3) It’s no secret that I fell on my computer a few weeks ago.  The pictures are on Facebook and since most (2 out of 3 total) of you probably came over here from a link on that site, you have probably seen the damage.  When it happened, I immediately ran out and bought a monitor with the rationalization that I absolutely had to, at that very moment, check to see if the computer itself was broken or if it was only the screen.  It was only the screen.  To be truthful, it is a very nice monitor—much nicer than the one actually attached to the laptop (which blinked and flickered and was a general nuisance until I figured out how to turn it off).  To be more truthful, it was an impulsive and poorly though out purchase.  The main problem: I have to carry it back and forth with me to school if I want to use my computer there, BUT it is too big to carry in any of the bags that I have now.  So, for the past three weeks, I have been carting my monitor around in a box, under my arm, drawing stares and suspicious glances of people thinking I robbed some place.  This is actually okay for the moment; my dorm is literally 1 minutes walk from the main uni building.  But, I may soon move to a nicer place further away, at which time, carting around a semi-fragile piece of electronics equipment will be an incredible hassle.  I know there are easier solutions to this, but none of them fit the lifestyle that I’ve become accustomed to living.  Yes, I could just use the computer sitting behind me, right this moment, but my computer is better, it’s faster and has better graphics, and it’s set up how I want it.  Yes, I could just leave my monitor here in the tech center, but then I wouldn’t be able to use my computer, which with it’s attendant videos, is my sole source of entertainment in this country.  Yes, I could just buy either another monitor or an entirely new computer…no, wait…I can not buy either of those as I can not buy much of anything.  SO, I need some suggestions from my (3) readers.  Anyone know where I can get a babusya bag with a secret 20″ padded compartment???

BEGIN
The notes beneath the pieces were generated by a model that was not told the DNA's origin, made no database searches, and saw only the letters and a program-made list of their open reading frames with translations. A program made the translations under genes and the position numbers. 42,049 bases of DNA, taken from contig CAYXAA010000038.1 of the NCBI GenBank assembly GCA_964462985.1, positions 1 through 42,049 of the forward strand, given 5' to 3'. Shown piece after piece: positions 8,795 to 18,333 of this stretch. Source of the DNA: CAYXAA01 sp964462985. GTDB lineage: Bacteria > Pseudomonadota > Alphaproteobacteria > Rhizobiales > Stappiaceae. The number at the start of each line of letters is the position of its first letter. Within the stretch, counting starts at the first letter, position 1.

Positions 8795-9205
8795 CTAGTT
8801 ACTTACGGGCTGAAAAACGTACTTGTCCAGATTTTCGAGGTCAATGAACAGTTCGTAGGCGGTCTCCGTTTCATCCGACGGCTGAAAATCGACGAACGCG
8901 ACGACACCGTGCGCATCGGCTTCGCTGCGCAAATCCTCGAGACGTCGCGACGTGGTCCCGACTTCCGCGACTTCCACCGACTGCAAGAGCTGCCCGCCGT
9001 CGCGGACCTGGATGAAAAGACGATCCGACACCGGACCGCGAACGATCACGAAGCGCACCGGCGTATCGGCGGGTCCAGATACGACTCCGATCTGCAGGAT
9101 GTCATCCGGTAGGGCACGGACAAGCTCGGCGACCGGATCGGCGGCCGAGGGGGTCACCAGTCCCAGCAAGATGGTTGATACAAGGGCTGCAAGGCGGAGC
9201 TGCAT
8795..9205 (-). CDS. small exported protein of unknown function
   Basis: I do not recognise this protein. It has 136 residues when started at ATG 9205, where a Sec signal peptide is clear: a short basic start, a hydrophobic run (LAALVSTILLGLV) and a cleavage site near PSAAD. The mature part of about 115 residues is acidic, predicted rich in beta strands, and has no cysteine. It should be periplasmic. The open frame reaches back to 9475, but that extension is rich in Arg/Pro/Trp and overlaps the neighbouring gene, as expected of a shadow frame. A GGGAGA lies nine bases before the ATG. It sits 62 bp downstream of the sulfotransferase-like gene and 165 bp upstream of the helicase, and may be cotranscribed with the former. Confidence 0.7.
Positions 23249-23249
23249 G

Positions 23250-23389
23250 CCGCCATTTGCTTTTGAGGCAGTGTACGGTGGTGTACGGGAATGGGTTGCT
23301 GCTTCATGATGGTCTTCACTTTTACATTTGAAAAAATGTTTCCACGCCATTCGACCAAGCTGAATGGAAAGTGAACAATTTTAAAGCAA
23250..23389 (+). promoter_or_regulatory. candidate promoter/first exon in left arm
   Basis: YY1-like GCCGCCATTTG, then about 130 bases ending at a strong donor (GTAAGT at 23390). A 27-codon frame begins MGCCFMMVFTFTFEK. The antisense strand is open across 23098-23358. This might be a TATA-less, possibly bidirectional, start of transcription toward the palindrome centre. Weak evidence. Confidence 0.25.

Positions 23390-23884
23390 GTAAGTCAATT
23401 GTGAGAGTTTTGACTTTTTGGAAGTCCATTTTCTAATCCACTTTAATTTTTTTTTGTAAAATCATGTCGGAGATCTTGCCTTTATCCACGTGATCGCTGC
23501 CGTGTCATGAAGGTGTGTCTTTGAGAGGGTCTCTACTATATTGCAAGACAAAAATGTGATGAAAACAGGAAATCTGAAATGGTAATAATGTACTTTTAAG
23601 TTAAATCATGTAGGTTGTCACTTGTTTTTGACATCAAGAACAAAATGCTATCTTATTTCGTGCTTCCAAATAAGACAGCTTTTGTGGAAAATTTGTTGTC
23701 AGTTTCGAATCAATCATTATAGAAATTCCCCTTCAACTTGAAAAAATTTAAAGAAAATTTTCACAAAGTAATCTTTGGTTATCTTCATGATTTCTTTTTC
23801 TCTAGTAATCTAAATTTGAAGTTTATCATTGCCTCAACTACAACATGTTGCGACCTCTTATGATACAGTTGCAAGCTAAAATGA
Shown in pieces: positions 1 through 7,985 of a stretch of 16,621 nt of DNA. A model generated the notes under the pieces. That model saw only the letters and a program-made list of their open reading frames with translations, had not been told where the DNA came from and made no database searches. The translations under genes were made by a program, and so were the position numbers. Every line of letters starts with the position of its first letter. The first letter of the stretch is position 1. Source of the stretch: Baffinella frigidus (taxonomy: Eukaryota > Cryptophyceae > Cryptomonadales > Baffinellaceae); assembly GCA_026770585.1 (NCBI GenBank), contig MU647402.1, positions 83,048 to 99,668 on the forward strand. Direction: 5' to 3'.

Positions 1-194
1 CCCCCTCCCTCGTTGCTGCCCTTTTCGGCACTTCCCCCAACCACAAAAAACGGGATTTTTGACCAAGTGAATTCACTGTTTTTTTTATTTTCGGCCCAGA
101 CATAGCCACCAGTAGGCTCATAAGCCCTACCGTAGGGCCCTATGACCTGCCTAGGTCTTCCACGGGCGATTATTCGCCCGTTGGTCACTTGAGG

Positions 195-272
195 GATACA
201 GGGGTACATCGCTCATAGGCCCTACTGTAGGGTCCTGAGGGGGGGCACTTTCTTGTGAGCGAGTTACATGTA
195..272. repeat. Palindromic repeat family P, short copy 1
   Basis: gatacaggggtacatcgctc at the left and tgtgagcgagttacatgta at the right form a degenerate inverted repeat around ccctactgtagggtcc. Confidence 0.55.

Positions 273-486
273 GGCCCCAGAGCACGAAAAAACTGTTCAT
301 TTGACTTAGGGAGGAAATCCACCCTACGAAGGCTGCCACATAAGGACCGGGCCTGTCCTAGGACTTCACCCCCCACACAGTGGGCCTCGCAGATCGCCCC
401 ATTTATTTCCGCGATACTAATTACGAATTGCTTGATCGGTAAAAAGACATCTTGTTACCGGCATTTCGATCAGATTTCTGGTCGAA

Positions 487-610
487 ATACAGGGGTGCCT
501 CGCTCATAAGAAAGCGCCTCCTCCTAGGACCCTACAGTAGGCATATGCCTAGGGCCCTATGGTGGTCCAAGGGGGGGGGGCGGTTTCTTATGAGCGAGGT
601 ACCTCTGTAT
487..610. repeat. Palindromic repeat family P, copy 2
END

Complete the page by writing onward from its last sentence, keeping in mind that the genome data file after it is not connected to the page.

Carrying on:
4) On a more serious note, I’ve been thinking about life and people a lot lately…maybe because it’s fairly impossible for a life writer to not write about (and thus think about) life and people.  Here’s something that I’ve been working over in my mind for months—a sort of burgeoning personal philosophy—but only actually wrote down yesterday.

We are all of us broken, no one remains untouched, uncracked, not a one.  And it is the way you approach this immutable fact, the way you deal with your cracks, that determines the type of person you are and the type you will always be.  Will you accept your brokenness, and seeing it in others, will you grab your salve and your bandages and go to work, just go out there and serve…


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  • Brownie points, yes, but you don’t get your Dexter patch for your vest until you have watched through season 4 🙂

What Direction Now? Life at the intersection…

About Andrew.

Andrew Cartwright grew up in Indianapolis, IN, but has lived over the years in such places as Denver, CO; Fairfax, VA; and Rivne, Ukraine. He is a former nonfiction editor for both Indiana Review and phoebe; he has also worked for the intersectional feminist journal, So To Speak, and the national literary magazine, Electric Literature. His work has appeared in The Normal School Online, Copper Nickel, Esquire Ukraine, Literary Hub, and Word Riot.

For more information about me and links to other writing, visit my author page at cartwriter.com